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Learning in nutshell.

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Learning in nutshell.

  1. 1. I see &I forget, I hear &I remember, I do & I understand.&quot;  Confucius<br />Presented by: Ashutosh Mishra, AmitPandey, SanjeevAcharya<br />
  2. 2. Concept of Learning<br />
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  5. 5. The Learning Process<br />
  6. 6. Capability Framework<br />
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  8. 8. How the organizations value learning ?<br />
  9. 9. Behavioristic theory<br />Ivan Pavlov – a Russian pioneer & John B. Watson of USA attributed learning to the association between stimulus & response.<br />Classical Conditioning : Pavlov’s experiment using dogs with meat powder & bell.<br />This experiment was a major breakthrough that had a lasting impact on understanding of learning. However Skinner says, ”behaviour is a function of consequences not the classical conditioning eliciting stimuli”.<br />
  10. 10. Operant Conditioning : It is concerned primarily with learning that occurs as a consequence of behaviour.<br />
  11. 11. Concept Learning<br />Concepts are categories of stimuli that have certain features in common. <br />The shapes on the left are all members of a conceptual category: rectangle. Their common features are (1) 4 lines; (2) opposite lines parallel; (3) lines connected at ends; (4) lines form 4 right angles. <br />The fact that they are different colors and sizes and have different orientations is irrelevant. Colour, size, and orientation are not defining features of the concept.<br />
  12. 12. Learning Curve<br />In mathematics, a curve consists of the points through which a continuously moving point passes.<br />The &quot;learning curve&quot; was first described by the 19th Century German psychologist Hermann Ebbinghausaccording to the difficulty of memorizing varying numbers of verbal stimuli.<br />The learning curve effect states that the more times a task has been performed, the less time will be required on each subsequent iteration. This relationship was probably first quantified in 1936 at Wright-Patterson Air Force Base in the United States, where it was determined that every time total aircraft production doubled, the required labour time decreased by 10 to 15 percent.<br />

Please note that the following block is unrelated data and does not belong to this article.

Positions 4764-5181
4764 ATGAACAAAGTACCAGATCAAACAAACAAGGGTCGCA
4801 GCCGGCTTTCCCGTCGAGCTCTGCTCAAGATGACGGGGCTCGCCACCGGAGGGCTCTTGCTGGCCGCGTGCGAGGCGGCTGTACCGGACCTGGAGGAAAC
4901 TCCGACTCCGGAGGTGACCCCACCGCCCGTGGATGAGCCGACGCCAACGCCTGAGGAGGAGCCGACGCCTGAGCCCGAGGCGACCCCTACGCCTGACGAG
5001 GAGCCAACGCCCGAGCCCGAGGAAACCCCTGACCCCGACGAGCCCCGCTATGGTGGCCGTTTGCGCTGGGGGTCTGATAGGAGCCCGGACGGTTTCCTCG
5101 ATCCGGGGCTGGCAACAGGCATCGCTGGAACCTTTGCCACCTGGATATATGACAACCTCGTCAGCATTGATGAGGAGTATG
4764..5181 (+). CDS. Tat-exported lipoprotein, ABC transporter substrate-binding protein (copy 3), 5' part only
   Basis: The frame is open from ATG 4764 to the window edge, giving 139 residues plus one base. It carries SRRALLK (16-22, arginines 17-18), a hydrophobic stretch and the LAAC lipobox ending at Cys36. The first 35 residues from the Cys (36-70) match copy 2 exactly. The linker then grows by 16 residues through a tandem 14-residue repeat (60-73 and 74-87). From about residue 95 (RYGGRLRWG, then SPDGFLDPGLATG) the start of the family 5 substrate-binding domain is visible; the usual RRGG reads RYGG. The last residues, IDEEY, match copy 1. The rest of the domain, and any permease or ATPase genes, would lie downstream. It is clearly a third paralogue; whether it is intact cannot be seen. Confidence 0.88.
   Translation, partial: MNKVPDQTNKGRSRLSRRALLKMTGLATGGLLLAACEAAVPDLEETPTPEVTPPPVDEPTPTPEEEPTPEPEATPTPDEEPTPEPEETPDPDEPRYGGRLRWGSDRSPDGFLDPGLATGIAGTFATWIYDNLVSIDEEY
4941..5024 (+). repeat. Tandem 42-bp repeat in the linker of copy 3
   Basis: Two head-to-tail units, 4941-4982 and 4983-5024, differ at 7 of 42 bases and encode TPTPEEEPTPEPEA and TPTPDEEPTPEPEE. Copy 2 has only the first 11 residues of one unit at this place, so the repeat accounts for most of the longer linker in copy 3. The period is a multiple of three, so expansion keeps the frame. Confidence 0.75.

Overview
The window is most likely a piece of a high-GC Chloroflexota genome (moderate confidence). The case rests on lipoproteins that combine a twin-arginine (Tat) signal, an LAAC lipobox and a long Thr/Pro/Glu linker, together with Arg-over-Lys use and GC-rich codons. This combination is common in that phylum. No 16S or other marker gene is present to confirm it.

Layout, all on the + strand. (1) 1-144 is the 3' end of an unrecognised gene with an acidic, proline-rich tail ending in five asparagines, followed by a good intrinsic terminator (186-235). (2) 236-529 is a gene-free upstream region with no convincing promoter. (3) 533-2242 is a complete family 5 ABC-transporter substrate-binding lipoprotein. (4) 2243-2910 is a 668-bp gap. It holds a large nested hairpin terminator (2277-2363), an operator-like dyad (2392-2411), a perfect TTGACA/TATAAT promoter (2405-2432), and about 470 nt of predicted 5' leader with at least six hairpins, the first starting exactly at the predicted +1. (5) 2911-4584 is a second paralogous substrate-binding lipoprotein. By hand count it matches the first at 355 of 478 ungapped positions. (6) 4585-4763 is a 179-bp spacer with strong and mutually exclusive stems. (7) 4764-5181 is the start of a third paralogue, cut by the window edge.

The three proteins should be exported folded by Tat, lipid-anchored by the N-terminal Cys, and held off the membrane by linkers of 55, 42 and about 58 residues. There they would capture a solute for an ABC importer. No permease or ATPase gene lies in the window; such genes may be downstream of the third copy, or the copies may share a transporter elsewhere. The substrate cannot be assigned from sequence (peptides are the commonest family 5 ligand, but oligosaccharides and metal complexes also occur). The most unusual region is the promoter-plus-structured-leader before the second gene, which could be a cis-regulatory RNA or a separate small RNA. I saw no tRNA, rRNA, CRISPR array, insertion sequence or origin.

13. 13. The experience curve effect is broader in scope than the learning curve effect encompassing far more than just labour time. It states that the more often a task is performed the lower will be the cost of doing it. The task can be the production of any good or service. Each time cumulative volume doubles, value added costs (including administration, marketing, distribution, and manufacturing) fall by a constant and predictable percentage.<br />
  14. 14. The real equation <br />EN = KN^S<br />where <br />EN = effort per unit of production (i.e., manhours) to produce the Nth unit.<br />K = constant, which is the effort to produce the first unit.<br />s = slope constant, which is negative since the effort per unit decreases with production.<br />The above relationship will plot as a straight line on log-log paper.<br />Take the logarithms of both sides,<br />log EN = s x log N + log K<br />which is the equation of a straight line<br />Y = sX + b<br />
  15. 15. Real time applications<br />
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  17. 17. Significance of learning for managers<br />Shaping behaviour in Organization<br />How is this done ?<br />
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  21. 21. How does learning benefit any organisation? <br />
  22. 22. Praxis-Organize our activities in new & creative ways<br />Workplace Learning for Individuals, Groups<br />and Organisations – Economic & Social Research Council<br />Networked Management Learning for Managers of<br />Small &Medium Enterprises- University Management School, Lancaster, UK<br />
  23. 23. Let’s see what the Leader says..<br />
  24. 24. Learning aspects in an Organization System<br />
  25. 25. Future of learning is written in the future of knowledge.<br />Learning now : defined as the moment when we actively acquire the knowledge that is missing in order for us to complete the needed tasks or solve a problem.<br />The most difficult lesson to learn is: Which bridge in life to use or which one<br />to break off .<br />
  26. 26. References<br />The Internet.<br />OB – Fred Luthans<br />OB – Robbins<br />& Papers.<br />

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